This timely and well-crafted study of Louise Dupin’s feminist writings will surely make her innovative ideas regarding the equality between men and women better known in Enlightenment scholarship. It is not that Louise Dupin herself has been forgotten. Rather, because of her wealth and status, she has – until recently – unfortunately been appreciated more for her beauty, ownership of the Château de Chenonceau, and her role leading a Paris salon. Fréderic Marty’s important achievement consists in highlighting the serious contribution she made to Enlightenment feminism and thus to include her as a deservedly major figure in the history of ideas.
The book covers only a small portion of Dupin’s long life (1706–1799), the period during the 1740s, when she wrote major feminist treatises and hired as her secretary the young and unknown Jean-Jacques Rousseau. These manuscripts, which even today have yet to be published, were dispersed in the 1950s into various archival collections from Bordeaux to Austin, Texas. They are mostly in Rousseau’s hand, presumably dictated by Dupin to her secretary. The extent of his involvement, however, remains mysterious. Was Rousseau simply a silent reporter, or, was there conversation, debate, and perhaps even collaboration between them? Surely, as Marty notes, the ideas were hers and not his. Given, however, Rousseau’s later notoriously reactionary ideas regarding gender (even by 18th-century standards), Dupin’s manuscripts are of much interest to Rousseau scholars, who may see in his later writings a direct rebuke of Dupin’s progressive notions.
Marty devotes an important chapter highlighting Dupin’s »Ouvrage sur les femmes«. This large-scale work was closest in form to an epic philosophical history, not unlike Montesquieu’s »De l’esprit des lois« or Adam Ferguson’s »Essay on the History of Civil Society«. Partly inspired by the egalitarian ideas of late 17th-century philosopher François Poullain de la Barre, and partly by the history of notable women, who despite overwhelming misogyny, made significant contributions to European military, political, and religious history, this work was part of a burst of 18th-century feminist literature, culminating later in the century with more recognizable classics such as Mary Wollstonecraft’s »Vindication of the Rights of Women« (1792). Why Dupin abandoned this cogent and already polished (if unwieldy) manuscript during the 1750s is a mystery, but certainly, 18th-century Europe was no safe space for female authors. Even publishing the work anonymously would have likely exposed her to ridicule. At any rate, Marty carefully and insightfully reconstructs the cultural landscape that gave nourishment to Dupin’s work.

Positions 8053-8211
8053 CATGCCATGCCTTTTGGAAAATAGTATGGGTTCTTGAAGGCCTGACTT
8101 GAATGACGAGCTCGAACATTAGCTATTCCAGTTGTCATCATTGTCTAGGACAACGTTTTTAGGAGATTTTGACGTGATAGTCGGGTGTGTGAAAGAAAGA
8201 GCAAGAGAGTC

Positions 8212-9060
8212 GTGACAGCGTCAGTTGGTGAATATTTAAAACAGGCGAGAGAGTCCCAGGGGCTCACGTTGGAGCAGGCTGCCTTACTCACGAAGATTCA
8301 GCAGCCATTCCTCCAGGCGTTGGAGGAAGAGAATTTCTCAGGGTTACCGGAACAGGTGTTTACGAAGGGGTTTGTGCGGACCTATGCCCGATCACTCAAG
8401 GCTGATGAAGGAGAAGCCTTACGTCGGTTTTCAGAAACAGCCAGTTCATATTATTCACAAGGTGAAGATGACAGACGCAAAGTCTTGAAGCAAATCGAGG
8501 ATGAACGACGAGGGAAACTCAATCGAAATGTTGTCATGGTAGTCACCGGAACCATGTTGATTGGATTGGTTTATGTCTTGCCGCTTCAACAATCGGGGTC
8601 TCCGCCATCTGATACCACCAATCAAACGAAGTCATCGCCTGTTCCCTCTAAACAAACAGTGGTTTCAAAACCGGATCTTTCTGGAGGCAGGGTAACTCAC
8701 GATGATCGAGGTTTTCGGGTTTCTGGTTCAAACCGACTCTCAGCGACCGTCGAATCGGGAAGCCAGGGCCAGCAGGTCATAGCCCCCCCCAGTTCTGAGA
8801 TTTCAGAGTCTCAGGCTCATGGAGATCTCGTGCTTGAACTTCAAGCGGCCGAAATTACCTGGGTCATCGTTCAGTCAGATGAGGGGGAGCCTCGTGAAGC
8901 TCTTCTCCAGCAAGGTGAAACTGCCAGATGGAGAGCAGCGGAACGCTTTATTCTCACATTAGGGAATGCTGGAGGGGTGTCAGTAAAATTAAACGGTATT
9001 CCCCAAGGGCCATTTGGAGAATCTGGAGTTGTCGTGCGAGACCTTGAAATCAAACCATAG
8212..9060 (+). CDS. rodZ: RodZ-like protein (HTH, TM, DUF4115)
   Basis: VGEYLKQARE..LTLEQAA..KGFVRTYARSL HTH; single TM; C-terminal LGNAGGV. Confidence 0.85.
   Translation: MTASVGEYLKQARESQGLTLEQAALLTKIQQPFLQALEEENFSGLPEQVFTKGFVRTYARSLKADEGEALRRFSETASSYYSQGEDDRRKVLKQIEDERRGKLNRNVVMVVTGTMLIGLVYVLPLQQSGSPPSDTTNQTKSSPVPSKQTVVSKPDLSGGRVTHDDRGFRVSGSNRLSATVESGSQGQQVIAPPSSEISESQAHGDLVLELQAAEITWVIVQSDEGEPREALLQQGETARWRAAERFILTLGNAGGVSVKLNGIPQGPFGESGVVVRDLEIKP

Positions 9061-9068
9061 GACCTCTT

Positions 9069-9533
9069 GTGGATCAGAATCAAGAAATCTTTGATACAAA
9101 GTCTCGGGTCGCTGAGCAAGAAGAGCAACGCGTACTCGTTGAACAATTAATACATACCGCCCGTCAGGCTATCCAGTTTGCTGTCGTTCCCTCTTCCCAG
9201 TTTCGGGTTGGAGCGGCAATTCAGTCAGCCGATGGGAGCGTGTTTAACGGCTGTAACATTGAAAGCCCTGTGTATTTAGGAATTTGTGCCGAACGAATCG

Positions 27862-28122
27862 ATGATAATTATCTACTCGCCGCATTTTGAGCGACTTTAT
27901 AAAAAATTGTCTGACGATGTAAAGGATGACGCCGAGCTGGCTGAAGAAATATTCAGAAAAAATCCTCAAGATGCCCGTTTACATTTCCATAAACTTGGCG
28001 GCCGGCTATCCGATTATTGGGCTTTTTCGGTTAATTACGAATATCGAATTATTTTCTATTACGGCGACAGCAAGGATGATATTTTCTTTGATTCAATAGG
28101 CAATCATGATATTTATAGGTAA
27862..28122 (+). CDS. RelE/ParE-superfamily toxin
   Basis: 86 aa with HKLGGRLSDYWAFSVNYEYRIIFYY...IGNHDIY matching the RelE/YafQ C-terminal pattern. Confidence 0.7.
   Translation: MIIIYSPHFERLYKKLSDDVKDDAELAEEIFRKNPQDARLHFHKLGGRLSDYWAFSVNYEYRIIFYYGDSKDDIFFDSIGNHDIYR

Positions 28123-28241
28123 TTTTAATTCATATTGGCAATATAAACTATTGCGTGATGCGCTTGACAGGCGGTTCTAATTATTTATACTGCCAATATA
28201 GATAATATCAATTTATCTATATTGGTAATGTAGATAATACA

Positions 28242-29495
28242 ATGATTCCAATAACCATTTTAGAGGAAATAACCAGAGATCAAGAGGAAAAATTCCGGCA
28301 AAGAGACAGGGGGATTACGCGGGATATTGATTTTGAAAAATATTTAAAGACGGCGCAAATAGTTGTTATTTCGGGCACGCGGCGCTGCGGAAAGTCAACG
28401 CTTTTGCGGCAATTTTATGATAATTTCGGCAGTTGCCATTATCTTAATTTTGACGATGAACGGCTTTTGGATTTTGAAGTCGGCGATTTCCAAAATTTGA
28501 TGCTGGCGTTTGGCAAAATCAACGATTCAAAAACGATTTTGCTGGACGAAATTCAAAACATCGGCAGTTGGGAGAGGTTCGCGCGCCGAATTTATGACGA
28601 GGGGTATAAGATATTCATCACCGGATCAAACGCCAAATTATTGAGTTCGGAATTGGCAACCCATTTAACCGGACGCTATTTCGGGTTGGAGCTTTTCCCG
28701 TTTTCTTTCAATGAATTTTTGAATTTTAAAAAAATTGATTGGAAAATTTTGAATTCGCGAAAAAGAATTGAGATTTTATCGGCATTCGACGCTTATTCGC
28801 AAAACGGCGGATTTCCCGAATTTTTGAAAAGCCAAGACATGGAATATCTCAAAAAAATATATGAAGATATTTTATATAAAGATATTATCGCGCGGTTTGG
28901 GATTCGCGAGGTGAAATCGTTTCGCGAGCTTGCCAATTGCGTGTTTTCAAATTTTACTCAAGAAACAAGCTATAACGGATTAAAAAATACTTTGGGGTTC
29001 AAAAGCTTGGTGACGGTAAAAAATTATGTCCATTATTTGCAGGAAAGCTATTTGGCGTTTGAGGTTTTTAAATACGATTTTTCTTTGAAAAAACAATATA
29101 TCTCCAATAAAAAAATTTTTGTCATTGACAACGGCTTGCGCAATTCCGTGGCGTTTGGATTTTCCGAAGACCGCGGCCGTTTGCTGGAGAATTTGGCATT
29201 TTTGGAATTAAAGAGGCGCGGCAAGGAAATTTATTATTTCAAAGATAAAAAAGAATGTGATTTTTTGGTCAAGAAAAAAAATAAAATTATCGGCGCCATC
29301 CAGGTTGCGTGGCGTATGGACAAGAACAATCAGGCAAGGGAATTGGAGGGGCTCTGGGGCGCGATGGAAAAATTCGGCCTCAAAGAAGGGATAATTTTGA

The second major work by Dupin that Marty addresses is her own book-length refutation of Montesquieu’s »De l’esprit des lois«. In 1748, only days after its original publication, Louise, her secretary Jean-Jacques Rousseau, her husband Claude, and perhaps one or two others formed a book club that systematically read through Montesquieu’s new work that everyone knew was destined to become a classic. Nevertheless, the group challenged many of Montesquieu’s key ideas. Central to the disagreement between the Dupins and Montesquieu was the latter’s notion that virtue had little place in monarchy and that honor (self-interest) was the key principle invigorating modern government. Usually attributed to only Claude Dupin, the anonymously published »Observations sur un livre intitulé: de l’esprit des loix« (3 vol., Paris, 1750–1752) represented a collaborative effort of the Dupin circle. Separate from the group, Louise wrote her own refutation of Montesquieu’s book. The key difference between the two works was that Louise’s critique featured gender as a primary thematic critical tool. Tentatively entitled »Critique de l’esprit des lois«, and today found in the Bibliothèque de la municipalité de Bordeaux, Louise Dupin squarely objected to Montesquieu’s treatment of women.